Classrooms are never devoid of emotions. They are inhabited by students whose capacities to learn are not exclusively dependent on their cognitive aptitude, but are also reliant on their emotional and spiritual dispositions. Through the industrial model of education, teacher education programs have evolved to emphasize the rational, objective stance. This stance often does a disservice to inquirers. Whether educators acknowledge it or not, “emotional feelings in the classroom . . . over determines the conditions where learning can occur” (hooks, 2003, p.133). Using TI, we seek to dissolve the hierarchical binary forged between the rational and emotional. Indeed, “our thinking body is not separated from our feeling mind. Our mind is our body. Our body is our mind” (Meyer, 2008, p.223). If the purpose of education is to engage in a caring way with the earth, each other and our own souls, then we cannot expect newly minted teachers to teach what they have not experienced within an educational context. Hence, understanding and negotiating emotional terrain is an imperative aspect of the teacher education process for pre-service teachers to flourish in classrooms that are calling to be cared for.
The central question posed in the process of TI, “What do you really care about?” serves as an invitation to enter into our humanness as teachers. It reminds inquirers why they chose the teaching profession: not to become curriculum transmitters but, for most, to become positive change agents in their students’ lives. TI asks learners to follow and explore the visceral aspects of their inquiry question, into areas that can be knotted with complexity and deeply personal. It is crucial for inquirers to honor their own emotions and whatever spiritual beliefs they may or may not have, if they are to engage meaningfully with their students.
Emotional engagement is fostered in various settings and levels, and is contingent on an individual’s disposition and willingness to engage in the process. Mentors try to shift the learners’ perception of their inquiry from being a strictly academic pursuit. If learning is a relational activity, then the affective is inextricably tied to what inquirers truly care about. Through one-on-one conversations mentors seek to validate inquirers’ passions and spur them forward in a significant inquiry journey that is both personal and professional.
Learners are encouraged to walk alongside each other with familiar and unfamiliar inquiry partners. These relationships can act as a catalyst for progressing into deeper relationality and connectivity as learners collectively move beyond the perils of a purely objective way of knowing. Indeed, objectivism can often be hazardous as it functions as a worldview that positions learners in an adversarial relationship to each other and the world (Palmer, 1993). TI intentionally facilitates activities that assist inquirers’ movement beyond a purely objective way of knowing towards a way that is based in authentic and interdependent learning communities.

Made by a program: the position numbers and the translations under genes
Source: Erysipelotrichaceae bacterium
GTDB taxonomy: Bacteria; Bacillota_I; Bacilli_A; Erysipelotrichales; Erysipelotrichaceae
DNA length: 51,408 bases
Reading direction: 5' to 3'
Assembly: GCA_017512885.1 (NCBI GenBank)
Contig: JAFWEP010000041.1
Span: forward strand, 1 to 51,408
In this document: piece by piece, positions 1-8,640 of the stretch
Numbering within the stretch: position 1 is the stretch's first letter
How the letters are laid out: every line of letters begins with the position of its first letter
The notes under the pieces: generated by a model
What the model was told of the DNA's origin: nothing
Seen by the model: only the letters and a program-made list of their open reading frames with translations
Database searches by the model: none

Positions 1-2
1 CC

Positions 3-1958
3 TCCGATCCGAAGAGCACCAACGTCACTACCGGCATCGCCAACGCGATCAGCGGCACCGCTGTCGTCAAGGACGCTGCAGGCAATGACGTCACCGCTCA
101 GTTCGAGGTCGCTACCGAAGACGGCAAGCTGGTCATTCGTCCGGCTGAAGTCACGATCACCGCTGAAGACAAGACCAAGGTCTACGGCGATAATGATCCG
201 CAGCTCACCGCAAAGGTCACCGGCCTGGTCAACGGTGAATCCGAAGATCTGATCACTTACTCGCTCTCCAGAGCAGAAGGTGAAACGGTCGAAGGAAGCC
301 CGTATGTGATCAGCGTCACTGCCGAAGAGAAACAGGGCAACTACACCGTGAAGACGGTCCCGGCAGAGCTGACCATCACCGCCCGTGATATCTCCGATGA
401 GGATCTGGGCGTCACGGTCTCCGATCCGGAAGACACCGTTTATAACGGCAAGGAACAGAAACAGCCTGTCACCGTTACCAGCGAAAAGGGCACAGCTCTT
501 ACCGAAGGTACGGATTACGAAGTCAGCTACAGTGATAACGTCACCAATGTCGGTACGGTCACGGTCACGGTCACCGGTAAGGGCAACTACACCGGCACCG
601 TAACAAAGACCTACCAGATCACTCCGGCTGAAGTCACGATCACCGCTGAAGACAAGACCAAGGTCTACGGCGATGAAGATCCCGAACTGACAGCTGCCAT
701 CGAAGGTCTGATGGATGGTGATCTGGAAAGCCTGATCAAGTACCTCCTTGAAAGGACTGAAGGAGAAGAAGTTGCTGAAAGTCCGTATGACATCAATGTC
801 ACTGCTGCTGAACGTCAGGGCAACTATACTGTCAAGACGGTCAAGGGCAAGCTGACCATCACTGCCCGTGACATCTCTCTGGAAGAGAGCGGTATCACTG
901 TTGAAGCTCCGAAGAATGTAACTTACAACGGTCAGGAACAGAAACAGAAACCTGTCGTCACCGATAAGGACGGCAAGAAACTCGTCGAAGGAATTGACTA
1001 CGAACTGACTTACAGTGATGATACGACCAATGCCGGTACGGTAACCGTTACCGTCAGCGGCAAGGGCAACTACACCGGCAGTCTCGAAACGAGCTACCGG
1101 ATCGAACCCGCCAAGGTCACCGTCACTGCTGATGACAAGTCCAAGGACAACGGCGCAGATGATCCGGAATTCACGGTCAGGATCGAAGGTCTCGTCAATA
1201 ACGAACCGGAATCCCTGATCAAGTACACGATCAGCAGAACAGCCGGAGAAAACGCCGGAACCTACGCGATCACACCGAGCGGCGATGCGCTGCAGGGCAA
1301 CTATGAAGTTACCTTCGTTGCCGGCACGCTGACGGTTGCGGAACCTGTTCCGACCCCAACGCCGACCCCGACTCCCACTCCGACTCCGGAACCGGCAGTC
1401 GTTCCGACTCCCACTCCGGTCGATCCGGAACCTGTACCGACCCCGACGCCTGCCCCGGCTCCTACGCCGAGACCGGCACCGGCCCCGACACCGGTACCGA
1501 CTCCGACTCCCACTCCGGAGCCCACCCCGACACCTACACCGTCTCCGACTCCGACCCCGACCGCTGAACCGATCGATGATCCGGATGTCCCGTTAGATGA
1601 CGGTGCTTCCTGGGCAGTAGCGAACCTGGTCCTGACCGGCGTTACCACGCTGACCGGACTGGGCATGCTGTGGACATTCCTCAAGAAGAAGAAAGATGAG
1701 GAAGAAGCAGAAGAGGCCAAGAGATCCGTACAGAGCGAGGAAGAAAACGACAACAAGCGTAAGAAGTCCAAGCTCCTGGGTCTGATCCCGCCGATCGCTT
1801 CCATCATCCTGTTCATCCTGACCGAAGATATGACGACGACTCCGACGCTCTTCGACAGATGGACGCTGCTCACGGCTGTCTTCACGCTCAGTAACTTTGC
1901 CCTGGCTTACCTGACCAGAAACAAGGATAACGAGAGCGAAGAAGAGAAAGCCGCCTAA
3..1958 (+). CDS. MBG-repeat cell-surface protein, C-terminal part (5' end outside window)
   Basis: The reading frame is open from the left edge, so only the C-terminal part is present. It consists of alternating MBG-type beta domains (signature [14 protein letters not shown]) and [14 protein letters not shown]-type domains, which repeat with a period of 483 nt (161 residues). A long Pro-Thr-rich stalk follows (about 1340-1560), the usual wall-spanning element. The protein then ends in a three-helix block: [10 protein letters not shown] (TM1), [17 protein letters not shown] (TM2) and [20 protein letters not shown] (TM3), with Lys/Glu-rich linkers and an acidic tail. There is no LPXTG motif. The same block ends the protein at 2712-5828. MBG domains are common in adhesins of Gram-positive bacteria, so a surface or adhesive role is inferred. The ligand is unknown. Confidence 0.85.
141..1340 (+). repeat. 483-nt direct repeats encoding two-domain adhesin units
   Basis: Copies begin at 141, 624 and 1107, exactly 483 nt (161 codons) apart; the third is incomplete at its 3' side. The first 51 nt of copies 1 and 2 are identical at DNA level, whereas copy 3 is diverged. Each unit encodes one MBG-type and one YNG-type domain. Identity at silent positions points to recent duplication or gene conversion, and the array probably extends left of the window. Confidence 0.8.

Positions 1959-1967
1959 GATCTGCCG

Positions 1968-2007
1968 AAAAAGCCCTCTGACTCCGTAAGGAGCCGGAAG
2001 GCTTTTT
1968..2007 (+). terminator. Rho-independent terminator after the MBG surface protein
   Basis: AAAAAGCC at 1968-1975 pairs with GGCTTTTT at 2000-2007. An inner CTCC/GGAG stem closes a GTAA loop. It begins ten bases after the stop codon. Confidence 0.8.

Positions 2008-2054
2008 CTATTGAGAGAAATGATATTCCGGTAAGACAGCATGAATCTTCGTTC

Additionally, inquirers can use inquiry journals as an uncensored space that can serve as a dumping site for difficult emotions, tarnished memories, taboo questions, and a place to kindle the sparks of innovation.
While many learners embrace the opportunity to explore, as one past student notes, “the life behind emotions”, some prefer not to engage in emotional terrain for a variety of reasons. It is important to note that we do not coerce learners into emotional engagement; the intent is to offer a space where the learning spirit can develop in its fullness. Indeed, “there is no learning without emotion and challenge” (Paul Ylvisaker, 1992, as cited in Sergiovanni, 1994). We believe that teaching and learning are not strictly cerebral activities, but ones that are married to the matters of the heart.
A touchstone is the name given to a smooth dark stone that, when rubbed against gold and silver, was once used to verify the quality of alloys. Figuratively, it has come to signify ‘that which serves to test or try the genuineness of anything’ (Oxford English Dictionary) . . . Such familiar markers are then used to judge the worth of other stories and experiences. (Strong-Wilson, 2008, p.95).
As you delve more deeply into the roots of your inquiry, you may find yourself asking: why do I care about this? Personal memories or stories can emerge as a crucial place to find emotional, spiritual and intuitive resonance, thus connecting in a different way to an inquiry topic. Touchstone stories may relate to a particular student, a learning experience, a life experience or a teaching situation.
Logos invites the researcher to dwell with the stories . . . to tease out the significance of the story for herself, and then for others who might read it (Chambers, 2004, p.12).
We align ourselves with Teresa Strong-Wilson’s notion of touchstone stories. However, we shift from Strong-Wilson’s focus on childhood literary touchstones into the fabric of inquirers’ lived narratives. For the purposes of TI the discourse we provide on touchstone stories is one in which a touchstone story is a past experience that brings meaning to an inquiry question. Dirx suggests that transformation is supported through paying attention to shadowy unconscious and interior thoughts (Dirx, Mezirow, & Cronton, 2006). These could help identify touchstone stories that contribute to our overall understanding of our inquiry topics. For example, one of Ashley’s touchstones (Anger collage from Chapter 2) was when her classroom teacher said her activity was for tree-huggers. And Gail (Popped Bubble from Chapter 2) had a touchstone story around a kindergarten friend.
We encourage inquirers to reach deeply into these stories and find personal significance, to dwell (Chambers, 2004) within these tender and emotional spaces.